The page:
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Prospects for Increasing Labor Market Flexibility in Korea
Region: Asia
Location: Korea, South
Published May 25, 2011
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The importance of having an efficient labor market is growing because of recent trends such as globalization, the development of information-communication technology (ICT), and the increasing need for foreign direct investment and job creation. The innovations of ICT can produce higher economic growth with less labor. Under these economic circumstances, labor markets should respond quickly to rapidly changing product markets.

All these trends emphasize the importance of retaining the flexibility of the labor market in a country’s economy. What is flexibility in the labor market? Bernard Brunhes in 1989 identified five main elements of labor market flexibility: external numerical flexibility, externalization, internal numerical flexibility, wage flexibility, and functional flexibility.

Generally speaking, though, it is obvious that firms and an economy need to increase their labor market flexibility to compete in the current economic situation. An increase in labor market flexibility might imply decrease in job security in terms of the typical oncept of labor flexibility. If so, the next question would be how to amend laws and collective agreements to increase labor market flexibility without causing large-scale conflict between management and labor unions or workers.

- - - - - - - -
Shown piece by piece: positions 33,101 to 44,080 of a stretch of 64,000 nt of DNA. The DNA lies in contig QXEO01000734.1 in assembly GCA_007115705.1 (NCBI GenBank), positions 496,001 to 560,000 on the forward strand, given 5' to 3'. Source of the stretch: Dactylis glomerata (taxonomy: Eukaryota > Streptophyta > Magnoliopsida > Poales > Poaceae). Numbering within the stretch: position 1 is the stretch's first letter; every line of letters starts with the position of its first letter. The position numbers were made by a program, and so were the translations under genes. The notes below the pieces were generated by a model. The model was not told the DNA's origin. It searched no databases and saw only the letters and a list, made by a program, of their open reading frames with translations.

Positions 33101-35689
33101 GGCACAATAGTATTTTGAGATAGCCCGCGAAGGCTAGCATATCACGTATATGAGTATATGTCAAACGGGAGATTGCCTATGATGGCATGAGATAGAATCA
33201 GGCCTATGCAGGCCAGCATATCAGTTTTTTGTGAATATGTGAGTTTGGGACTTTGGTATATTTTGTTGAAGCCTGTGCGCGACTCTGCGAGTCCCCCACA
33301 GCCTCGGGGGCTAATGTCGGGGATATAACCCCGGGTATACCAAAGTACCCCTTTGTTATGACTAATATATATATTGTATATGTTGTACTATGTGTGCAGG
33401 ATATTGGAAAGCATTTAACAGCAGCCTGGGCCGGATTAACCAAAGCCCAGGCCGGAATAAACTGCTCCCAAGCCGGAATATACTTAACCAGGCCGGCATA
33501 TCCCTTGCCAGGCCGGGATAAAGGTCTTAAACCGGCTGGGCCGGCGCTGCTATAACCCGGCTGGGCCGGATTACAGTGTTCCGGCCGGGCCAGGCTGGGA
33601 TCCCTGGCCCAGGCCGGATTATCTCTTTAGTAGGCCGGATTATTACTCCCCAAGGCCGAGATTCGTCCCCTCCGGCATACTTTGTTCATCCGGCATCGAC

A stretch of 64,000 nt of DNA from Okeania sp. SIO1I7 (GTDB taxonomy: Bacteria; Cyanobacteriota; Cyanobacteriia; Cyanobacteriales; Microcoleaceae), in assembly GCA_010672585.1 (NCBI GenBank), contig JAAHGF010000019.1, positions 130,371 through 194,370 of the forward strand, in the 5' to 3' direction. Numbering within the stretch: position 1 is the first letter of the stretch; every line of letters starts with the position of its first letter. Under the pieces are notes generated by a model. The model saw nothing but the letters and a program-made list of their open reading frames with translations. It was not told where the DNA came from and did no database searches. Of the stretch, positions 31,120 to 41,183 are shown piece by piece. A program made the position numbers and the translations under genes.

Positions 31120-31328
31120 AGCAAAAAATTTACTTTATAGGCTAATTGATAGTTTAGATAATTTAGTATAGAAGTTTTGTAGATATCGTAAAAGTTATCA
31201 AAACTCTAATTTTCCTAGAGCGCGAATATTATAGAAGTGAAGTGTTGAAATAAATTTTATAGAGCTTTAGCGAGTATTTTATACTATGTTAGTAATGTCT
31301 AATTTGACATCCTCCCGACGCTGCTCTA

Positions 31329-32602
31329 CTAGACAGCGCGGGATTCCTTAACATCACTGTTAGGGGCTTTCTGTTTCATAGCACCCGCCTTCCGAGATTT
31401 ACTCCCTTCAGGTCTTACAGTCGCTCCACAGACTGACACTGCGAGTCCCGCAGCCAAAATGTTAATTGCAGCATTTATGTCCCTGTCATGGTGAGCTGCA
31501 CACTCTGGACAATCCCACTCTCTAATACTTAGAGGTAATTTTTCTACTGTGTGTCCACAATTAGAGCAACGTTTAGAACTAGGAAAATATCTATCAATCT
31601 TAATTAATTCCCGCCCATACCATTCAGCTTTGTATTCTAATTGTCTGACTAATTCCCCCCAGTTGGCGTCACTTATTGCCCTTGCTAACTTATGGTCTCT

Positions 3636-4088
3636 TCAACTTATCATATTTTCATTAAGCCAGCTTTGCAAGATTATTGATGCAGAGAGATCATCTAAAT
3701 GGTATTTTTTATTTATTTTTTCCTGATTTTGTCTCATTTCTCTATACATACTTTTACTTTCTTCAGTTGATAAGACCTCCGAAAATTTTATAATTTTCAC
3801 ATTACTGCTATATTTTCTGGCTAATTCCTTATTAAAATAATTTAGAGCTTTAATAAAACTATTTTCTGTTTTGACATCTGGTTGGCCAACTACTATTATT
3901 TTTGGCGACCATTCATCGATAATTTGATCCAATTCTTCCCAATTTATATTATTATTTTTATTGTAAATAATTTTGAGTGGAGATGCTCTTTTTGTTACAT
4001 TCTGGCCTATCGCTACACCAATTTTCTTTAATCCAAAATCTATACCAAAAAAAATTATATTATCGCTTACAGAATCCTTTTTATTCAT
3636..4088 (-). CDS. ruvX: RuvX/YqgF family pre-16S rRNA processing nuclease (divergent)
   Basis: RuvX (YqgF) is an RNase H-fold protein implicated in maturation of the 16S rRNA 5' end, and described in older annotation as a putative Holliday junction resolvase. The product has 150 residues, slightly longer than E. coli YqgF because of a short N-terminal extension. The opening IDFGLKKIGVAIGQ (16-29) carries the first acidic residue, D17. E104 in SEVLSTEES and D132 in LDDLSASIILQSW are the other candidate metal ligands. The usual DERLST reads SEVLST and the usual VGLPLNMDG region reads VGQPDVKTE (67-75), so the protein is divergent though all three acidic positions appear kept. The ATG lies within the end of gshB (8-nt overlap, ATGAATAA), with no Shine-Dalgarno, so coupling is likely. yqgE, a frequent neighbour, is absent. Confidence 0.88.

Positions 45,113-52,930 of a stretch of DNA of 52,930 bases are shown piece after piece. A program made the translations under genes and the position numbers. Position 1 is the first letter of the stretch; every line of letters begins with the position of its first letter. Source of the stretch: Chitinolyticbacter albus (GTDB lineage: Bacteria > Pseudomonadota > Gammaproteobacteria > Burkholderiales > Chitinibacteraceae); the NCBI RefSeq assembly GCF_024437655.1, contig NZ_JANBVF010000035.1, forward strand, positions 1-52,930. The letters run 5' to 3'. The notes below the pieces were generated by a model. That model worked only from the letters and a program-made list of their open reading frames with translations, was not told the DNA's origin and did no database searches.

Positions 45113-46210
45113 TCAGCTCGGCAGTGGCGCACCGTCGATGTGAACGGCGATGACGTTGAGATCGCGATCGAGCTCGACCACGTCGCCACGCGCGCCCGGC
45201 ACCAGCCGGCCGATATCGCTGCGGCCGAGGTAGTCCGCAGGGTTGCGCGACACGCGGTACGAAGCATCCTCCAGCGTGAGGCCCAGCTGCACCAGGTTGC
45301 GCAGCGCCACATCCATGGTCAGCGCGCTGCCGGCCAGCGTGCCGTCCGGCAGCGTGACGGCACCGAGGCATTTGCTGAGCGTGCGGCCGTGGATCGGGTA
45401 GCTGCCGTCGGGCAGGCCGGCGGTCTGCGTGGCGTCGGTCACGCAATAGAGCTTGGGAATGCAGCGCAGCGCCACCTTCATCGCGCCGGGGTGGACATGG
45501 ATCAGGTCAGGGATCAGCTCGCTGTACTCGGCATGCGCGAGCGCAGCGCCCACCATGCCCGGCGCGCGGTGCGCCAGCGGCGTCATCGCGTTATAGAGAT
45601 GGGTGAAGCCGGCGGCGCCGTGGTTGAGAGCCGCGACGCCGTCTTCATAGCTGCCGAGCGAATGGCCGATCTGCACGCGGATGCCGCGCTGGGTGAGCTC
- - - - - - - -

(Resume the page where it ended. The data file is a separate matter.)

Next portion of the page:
The Korean labor market has been criticized for its lack of the elements of flexibility mentioned above. Some argue that labor market inflexibility is one of the major factors that is obstructing the steady growth of the Korean economy. However, the financial crisis in 1997 changed the structure of the Korean labor market dramatically. As a result, employment protection regulations were partially eased in 1998, and firms tried to resolve all excessive labor and facilities disputes in order to survive and successfully carry out the restructuring process.

The Korean labor market has been criticized for its

lack of the elements of flexibility mentioned above.

Some argue that labor market inflexibility is one of

the major factors that is obstructing the steady growth

of the Korean economy. However, the financial crisis

in 1997 changed the structure of the Korean labor

market dramatically. As a result, employment protection

regulations were partially eased in 1998,2 and firms

tried to resolve all excessive labor and facilities disputes

in order to survive and successfully carry out

the restructuring process.

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